Now back to Hyderabad. My last day in the field consisted of just one site visit to IRSD (I don’t know what it stands for, it’s an NGO), a female sex worker community based organization. They’re a fairly new group, only two years old. It was quite a drive to get there, even though it’s in the same city. Traffic doesn’t move particularly quickly, so that’s one reason, I suppose. I met with the director of the NGO first, then just sat briefly with some of the women. I think by this point I was having a hard time thinking of original-sounding questions. Sometimes it’s not a bad thing to ask the same thing over and over again to different people to get a variety of answers, but since I still don’t have a firm grasp of what I’m supposed to be doing with all this I was just asking pretty basic stuff about their CBO, how they make it work, what sort of HIV/AIDS programs they have set up, etc. Most of the women, if not all, have been trafficked. They are double victims, in this sense: victimized the first time when they were trafficked, and then harassed, abused, molested, and stigmatized once they were working in an industry they never entered by choice. I asked about mental health issues and was told it’s a big problem but not even on the radar. Then I asked if the female sex workers are viewed as victims or if the stigma is such that they are simply viewed as a blight on society; I was told that some people sympathize, but the overall attitude towards sex workers is not one of pity. I also asked if there was more interest in getting women out of sex work and to more socially acceptable jobs, or if the goal was to try to legitimize the sex industry. It seems like people are on the fence about this everywhere: do we consider CBOs a risk-mitigation strategy or the start of a new workers’ union? I don’t think there’s a clear answer at this point. I don’t even know entirely where I stand. On the one hand, good for them for taking responsibility for their lives, work, and health. On the other, this isn’t a life they chose, not one they would want their daughters to have, so why push to make it acceptable? Will doing so improve conditions to the point that women (and men) could choose sex work as a viable career option without fear of stigma, reprisal, or social limitation? Or will this just make trafficking even more lucrative? Will society ever be accepting of sex work as “work”? Or is this just the work of desperate people trying not to starve? By legitimizing it, are we just throwing a blanket over the issues of poverty and inequality to make ourselves feel better? Really, I have no answers, just a lot of questions.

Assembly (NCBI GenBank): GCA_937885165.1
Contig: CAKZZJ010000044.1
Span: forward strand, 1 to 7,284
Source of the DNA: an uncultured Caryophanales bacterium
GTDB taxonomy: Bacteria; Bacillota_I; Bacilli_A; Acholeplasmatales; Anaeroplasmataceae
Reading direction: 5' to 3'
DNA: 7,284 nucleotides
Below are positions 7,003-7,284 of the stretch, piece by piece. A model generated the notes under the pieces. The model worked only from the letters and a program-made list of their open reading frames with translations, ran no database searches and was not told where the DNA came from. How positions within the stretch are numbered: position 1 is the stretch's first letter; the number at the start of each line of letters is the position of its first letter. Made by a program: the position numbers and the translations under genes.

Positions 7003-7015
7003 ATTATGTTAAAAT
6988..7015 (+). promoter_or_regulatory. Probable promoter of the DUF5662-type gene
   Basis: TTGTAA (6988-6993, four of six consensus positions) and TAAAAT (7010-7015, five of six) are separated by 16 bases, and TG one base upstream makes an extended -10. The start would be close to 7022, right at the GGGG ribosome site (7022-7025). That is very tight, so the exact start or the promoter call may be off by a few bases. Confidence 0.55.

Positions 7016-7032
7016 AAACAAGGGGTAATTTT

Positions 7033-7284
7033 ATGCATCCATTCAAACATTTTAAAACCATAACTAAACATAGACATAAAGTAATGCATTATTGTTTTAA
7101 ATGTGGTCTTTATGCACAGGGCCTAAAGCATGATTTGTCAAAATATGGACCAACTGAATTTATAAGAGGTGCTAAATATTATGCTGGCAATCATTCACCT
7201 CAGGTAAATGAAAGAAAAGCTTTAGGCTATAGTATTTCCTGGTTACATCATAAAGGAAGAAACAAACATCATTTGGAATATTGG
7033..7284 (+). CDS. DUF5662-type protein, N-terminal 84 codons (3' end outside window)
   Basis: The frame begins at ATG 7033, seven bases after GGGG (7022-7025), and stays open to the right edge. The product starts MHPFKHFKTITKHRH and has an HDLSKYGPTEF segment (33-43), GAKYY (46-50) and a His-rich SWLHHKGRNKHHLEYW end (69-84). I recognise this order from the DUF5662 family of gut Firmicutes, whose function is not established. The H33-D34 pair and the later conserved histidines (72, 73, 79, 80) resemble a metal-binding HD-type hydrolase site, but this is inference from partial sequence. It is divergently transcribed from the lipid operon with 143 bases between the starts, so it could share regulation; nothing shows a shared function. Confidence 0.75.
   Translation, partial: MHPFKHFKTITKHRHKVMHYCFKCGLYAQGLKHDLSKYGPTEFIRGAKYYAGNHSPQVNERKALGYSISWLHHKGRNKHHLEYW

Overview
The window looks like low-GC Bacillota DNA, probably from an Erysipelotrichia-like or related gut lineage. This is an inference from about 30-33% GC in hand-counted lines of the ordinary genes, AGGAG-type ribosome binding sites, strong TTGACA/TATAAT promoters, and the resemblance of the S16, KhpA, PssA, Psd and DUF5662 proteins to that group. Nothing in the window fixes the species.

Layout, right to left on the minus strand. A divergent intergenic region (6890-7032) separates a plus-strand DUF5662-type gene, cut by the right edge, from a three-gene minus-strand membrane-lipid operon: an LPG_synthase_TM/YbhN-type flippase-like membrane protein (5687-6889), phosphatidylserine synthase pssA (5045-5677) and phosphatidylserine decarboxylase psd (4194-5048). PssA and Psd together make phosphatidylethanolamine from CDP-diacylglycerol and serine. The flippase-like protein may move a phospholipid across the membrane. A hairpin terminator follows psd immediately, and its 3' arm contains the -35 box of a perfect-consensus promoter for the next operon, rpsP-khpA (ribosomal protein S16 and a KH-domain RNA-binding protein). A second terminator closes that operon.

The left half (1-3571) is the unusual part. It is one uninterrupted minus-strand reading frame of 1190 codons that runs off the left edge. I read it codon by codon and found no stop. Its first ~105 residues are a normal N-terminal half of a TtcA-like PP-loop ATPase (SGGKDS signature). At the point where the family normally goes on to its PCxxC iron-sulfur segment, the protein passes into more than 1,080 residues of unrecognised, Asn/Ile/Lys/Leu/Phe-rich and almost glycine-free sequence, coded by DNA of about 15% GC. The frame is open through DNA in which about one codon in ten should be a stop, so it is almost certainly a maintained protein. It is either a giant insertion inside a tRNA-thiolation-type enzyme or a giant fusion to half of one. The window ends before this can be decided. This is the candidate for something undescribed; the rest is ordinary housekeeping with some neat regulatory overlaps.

One thing you may find interesting about these women is that they don’t “look” like the sex workers we usually think of in North America. Obviously we shouldn’t be judging books by covers and whatnot, but these women are not typically involved with drugs at all, so they actually look considerably healthier than those who are strung out and in really bad situations with substance abuse. They’re all ages, from 20ish to 50s, all shapes and sizes. They dress in saris and wear nice jewelry like everyone else, and it’s only by certain gestures or signals that they would use when they’re working that you would be able to know their profession (and someone like me would be entirely clueless).